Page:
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Motel 6 Will Pay $8.9 Million to Latino Guests for Turning Them Over to ICE Agents

Motel 6 has agreed to pay $8.9 million dollars to Latino plaintiffs in order to settle a class-action lawsuit after several of the chain’s locations shared guest information with U.S. Immigration and Customs Enforcement (ICE) agents during most of 2017.

According to the Dallas Morning News, the class-action settlement has been agreed upon by both parties after months of negotiations but still requires judicial approval in Arizona.

Law&Crime reported at the time that at two Phoenix, Arizona Motel 6 locations had regularly shared their guest lists with ICE agents–resulting in over 20 immigration-related arrests. Separately, at six locations in Washington State had done the same, according to the Phoenix New Times. At least one deportation occurred because of that cozy relationship with the federal government.

An unnamed front desk clerk clarified the controversial process of motel staff informing on their own clientele:

We send a report every morning to ICE — all the names of everybody that comes in. Every morning at about 5 o’clock, we do the audit and we push a button and it sends it to ICE.

A media firestorm ensued and the motel chain was savaged in the press and online. Eventually, Motel 6’s corporate communications team weighed in. “This was implemented at the local level without the knowledge of senior management,” a statement claimed.

The class action lawsuit quickly followed. Filed by the Mexican American Legal Defense and Educational Fund (“MALDEF”), the suit took aim at the motel giant on several fronts.

The proposed settlement notes:

[D]efendants’ alleged policy and/or practice [of] unauthorized disclosures of private information [was] discriminatory, unconstitutional, a violation of state law protecting consumers, and a violation of defendants’ privacy.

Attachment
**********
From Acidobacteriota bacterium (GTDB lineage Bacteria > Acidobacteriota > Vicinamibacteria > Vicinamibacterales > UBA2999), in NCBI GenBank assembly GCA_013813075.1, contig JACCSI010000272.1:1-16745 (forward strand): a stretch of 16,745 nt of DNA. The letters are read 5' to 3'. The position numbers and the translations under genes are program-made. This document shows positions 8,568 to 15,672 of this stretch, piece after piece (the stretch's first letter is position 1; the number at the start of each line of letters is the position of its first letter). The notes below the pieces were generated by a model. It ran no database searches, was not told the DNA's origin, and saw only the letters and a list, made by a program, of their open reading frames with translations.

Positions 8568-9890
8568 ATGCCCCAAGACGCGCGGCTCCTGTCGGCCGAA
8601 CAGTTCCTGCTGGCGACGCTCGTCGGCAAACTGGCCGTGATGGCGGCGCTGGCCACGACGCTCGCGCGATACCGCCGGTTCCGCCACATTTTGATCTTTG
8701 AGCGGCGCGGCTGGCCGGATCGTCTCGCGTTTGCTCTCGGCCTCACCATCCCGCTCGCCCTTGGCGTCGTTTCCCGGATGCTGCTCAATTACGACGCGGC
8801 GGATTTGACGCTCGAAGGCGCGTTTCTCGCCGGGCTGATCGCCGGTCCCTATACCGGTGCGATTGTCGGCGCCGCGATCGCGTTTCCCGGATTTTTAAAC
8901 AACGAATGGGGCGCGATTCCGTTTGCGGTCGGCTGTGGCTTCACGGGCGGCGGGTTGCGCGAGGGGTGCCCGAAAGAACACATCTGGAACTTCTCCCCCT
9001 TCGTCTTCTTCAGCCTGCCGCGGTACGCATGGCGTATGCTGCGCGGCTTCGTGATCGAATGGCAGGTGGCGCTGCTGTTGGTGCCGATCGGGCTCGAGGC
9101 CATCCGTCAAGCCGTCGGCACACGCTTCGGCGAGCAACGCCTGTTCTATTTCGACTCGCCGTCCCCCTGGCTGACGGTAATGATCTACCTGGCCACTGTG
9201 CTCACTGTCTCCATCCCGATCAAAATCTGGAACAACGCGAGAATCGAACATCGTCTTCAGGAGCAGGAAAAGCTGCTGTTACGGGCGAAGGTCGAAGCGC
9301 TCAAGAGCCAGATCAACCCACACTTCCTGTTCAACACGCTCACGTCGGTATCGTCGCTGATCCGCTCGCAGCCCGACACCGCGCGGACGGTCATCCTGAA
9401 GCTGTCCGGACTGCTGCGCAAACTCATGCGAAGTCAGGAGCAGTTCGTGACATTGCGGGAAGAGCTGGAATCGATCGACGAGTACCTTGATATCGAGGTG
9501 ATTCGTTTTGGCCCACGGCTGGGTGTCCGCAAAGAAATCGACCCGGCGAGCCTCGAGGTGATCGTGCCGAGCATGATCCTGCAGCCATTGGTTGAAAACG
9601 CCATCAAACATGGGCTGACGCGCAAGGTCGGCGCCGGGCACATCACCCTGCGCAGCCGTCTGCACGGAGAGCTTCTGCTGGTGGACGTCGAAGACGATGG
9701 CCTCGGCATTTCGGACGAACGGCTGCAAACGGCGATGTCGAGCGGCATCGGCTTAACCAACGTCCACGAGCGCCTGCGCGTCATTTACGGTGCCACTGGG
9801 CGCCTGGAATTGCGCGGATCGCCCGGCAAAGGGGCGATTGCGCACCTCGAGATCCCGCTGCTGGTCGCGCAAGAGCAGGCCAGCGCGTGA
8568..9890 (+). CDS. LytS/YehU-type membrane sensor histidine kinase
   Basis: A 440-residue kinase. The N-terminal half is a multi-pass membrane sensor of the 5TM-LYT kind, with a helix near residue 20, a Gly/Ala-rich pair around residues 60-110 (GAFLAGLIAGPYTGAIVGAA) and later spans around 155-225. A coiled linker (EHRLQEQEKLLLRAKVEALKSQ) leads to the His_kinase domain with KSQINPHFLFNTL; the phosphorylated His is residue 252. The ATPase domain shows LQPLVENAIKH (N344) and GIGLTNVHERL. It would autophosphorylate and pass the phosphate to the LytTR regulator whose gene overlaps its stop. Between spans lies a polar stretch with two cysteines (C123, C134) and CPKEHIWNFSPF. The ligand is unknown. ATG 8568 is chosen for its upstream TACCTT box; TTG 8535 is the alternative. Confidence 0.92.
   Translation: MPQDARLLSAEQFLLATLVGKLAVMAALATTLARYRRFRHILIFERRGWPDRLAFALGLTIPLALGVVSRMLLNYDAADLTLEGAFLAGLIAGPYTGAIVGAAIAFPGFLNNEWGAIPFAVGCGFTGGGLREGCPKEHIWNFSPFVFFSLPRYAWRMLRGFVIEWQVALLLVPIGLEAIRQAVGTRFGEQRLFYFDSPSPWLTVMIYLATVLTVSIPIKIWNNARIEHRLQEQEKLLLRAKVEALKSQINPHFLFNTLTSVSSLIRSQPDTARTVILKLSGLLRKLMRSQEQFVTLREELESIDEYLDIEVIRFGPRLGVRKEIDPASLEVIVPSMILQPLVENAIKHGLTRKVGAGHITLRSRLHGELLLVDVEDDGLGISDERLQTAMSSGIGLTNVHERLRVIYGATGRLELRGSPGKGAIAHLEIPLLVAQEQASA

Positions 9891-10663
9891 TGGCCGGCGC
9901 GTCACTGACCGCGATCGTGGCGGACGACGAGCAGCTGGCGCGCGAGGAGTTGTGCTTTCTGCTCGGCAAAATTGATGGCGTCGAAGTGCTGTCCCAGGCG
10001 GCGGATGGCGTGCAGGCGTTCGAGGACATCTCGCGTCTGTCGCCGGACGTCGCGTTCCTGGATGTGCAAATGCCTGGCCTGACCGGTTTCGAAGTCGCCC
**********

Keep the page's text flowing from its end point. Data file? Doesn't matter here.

The lawsuit was brought on behalf of eight plaintiffs only identified as John and Jane “out of concern about [the plaintiffs] facing potential repercussions,” according to Thomas Saenz, MALDEF’s president and general counsel.

Motel 6 had originally denied any wrongdoing or legal violations but eventually moved away from that position during a mediation session with MALDEF’s attorneys.

A joint statement released by MALDEF and Motel 6 contained a mea culpa from the motel chain and outlined additional steps the company would make in order to avoid a repeat of the controversial gestapo-like practice:

In September 2017, when this issue emerged, the company launched an investigation and issued a clear directive to all locations nationwide, emphasizing that the practice is prohibited. Motel 6 fully recognizes the seriousness of the situation and accepts full responsibility for both compensating those who were harmed and taking the necessary steps to ensure that we protect the privacy of our guests. As part of the agreement, Motel 6 has implemented additional controls to protect private information and enhance corporate oversight in cases where law enforcement requests information…

Saenz told the Morning News that the tentative agreement was also open to additional class members impacted by Motel 6’s role as unofficial ICE informer but said the broader positive impact would be that the company had agreed to enact “strong policies and procedures that will prevent this from happening in the future.”

[Image via screengrab]

Follow Colin Kalmbacher on Twitter: @colinkalmbacher

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